James Taranto at Opinion Journal missed something today I think and he doesn't often miss anything.

He noted two stories in different papers speaking about arresting, detaining, or otherwise holding a head of state when said head of state arrives in a particular country:

 Arrested Developments

"Those who recognize the Iranian threat are left with the law-enforcement option. Police Commissioner Kelly, District Attorney Morgenthau, or any enterprising federal prosecutor or G-Man has a perfect opportunity at hand to seize Mr. Ahmadinejad and to hold him as a material witness or even as a suspect."–editorial, New York Sun, Sept. 19

"Employees of Ankara's Directorate General for Religious Affairs, or Diyanet, presented a petition to the [Turkish] Justice Ministry asking it to launch a probe into the pope's remarks and to detain him when he arrives, the Anatolian news agency said. They said the pontiff had violated Turkish laws upholding freedom of belief and thought by 'insulting' Islam and the Prophet Mohammed."–Reuters, Sept. 19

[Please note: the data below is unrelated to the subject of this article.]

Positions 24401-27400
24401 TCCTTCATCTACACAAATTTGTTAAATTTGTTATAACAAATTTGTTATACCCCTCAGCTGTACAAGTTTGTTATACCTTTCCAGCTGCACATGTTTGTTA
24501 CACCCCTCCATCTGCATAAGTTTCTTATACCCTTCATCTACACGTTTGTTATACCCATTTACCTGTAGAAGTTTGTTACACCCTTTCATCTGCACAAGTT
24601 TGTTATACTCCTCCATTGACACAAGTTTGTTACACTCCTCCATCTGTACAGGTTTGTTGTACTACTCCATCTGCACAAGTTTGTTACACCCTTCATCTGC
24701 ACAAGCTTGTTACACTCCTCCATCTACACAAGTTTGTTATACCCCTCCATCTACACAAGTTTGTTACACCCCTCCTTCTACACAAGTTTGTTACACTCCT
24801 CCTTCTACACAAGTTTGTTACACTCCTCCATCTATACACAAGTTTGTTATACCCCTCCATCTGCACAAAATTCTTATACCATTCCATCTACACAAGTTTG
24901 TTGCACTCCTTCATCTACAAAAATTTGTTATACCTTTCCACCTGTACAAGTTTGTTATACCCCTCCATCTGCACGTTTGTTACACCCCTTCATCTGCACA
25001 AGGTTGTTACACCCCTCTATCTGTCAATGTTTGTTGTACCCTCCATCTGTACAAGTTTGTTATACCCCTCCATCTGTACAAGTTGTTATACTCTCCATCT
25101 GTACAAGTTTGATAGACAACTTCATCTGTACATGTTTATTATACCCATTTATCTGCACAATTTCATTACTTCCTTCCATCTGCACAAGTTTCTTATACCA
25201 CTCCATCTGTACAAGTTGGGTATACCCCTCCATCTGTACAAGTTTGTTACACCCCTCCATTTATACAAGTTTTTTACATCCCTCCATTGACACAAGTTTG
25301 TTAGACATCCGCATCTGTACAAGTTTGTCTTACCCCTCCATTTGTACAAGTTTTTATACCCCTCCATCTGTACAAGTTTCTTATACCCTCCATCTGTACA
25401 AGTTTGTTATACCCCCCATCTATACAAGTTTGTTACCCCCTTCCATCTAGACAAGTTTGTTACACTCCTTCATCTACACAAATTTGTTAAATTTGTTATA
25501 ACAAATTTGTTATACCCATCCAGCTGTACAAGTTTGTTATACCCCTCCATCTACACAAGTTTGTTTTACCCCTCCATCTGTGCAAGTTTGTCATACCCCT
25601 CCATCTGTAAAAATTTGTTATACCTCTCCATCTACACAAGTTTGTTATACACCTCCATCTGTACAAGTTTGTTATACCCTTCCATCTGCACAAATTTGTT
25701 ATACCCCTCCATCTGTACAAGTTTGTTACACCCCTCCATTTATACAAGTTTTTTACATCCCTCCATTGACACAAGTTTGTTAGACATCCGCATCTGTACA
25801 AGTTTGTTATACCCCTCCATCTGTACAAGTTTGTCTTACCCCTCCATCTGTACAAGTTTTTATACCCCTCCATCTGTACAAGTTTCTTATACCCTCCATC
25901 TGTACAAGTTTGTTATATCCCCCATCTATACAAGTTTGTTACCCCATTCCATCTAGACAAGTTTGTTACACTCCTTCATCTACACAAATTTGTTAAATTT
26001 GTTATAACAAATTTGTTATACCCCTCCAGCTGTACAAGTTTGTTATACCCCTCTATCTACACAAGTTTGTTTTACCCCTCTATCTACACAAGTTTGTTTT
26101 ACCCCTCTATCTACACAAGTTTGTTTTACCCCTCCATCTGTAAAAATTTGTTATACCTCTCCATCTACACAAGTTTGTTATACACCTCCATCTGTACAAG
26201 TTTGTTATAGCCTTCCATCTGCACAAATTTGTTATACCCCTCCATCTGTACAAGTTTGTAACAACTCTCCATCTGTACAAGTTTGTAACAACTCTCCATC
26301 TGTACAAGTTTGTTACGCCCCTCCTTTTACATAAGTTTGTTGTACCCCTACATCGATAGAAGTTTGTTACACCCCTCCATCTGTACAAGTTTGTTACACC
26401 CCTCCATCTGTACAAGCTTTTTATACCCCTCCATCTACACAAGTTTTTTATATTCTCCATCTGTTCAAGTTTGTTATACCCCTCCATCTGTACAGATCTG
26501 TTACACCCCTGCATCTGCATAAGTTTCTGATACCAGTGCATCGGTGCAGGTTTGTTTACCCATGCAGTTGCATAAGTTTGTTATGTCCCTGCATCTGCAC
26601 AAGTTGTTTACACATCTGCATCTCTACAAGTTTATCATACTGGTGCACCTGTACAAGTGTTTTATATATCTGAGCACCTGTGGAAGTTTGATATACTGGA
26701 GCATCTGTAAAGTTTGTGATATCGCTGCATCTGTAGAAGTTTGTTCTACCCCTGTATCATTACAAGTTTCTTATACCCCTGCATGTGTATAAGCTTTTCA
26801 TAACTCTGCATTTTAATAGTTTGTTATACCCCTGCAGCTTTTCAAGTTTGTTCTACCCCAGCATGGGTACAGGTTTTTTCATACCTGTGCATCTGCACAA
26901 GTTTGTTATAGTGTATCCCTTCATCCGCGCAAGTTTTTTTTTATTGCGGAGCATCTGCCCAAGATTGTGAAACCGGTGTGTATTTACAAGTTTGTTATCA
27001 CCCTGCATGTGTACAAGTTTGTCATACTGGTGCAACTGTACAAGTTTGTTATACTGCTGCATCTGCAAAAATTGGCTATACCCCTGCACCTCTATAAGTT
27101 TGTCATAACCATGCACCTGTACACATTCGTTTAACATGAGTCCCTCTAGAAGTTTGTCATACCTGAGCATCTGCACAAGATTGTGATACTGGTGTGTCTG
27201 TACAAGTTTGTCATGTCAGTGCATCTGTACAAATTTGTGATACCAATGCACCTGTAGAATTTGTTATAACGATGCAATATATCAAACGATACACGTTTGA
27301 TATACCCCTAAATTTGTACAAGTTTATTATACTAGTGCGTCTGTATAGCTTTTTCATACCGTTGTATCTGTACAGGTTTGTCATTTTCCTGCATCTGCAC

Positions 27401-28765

I think what he missed was the last sentence of the second quote above:

They said the pontiff had violated Turkish laws upholding freedom of belief and thought by 'insulting' Islam and the Prophet Mohammed. (emphasis mine)

How free is the freedom of belief and thought if 'insulting' Islam and the Prophet Mohammed are not covered by such freedom? How is it that the Head of State of the Vatican, Supreme Pontiff of the Holy Roman Catholic Church, speaking in Germany can violate the laws of Turkey?

Granted, the emperor he was quoting was from Constantiople which is modern day Istanbul, but still…

If your laws uphold freedom of belief and thought then those laws should cover all belief and thought, not only belief and thought that you agree with.

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